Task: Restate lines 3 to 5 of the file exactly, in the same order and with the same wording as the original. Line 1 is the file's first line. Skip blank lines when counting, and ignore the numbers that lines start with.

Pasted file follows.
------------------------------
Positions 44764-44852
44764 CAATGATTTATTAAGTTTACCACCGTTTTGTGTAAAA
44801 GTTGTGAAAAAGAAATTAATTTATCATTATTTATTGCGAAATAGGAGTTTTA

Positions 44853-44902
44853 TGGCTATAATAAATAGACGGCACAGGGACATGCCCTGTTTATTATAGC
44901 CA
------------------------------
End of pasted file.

44801 GTTGTGAAAAAGAAATTAATTTATCATTATTTATTGCGAAATAGGAGTTTTA

Positions 44853-44902
44853 TGGCTATAATAAATAGACGGCACAGGGACATGCCCTGTTTATTATAGC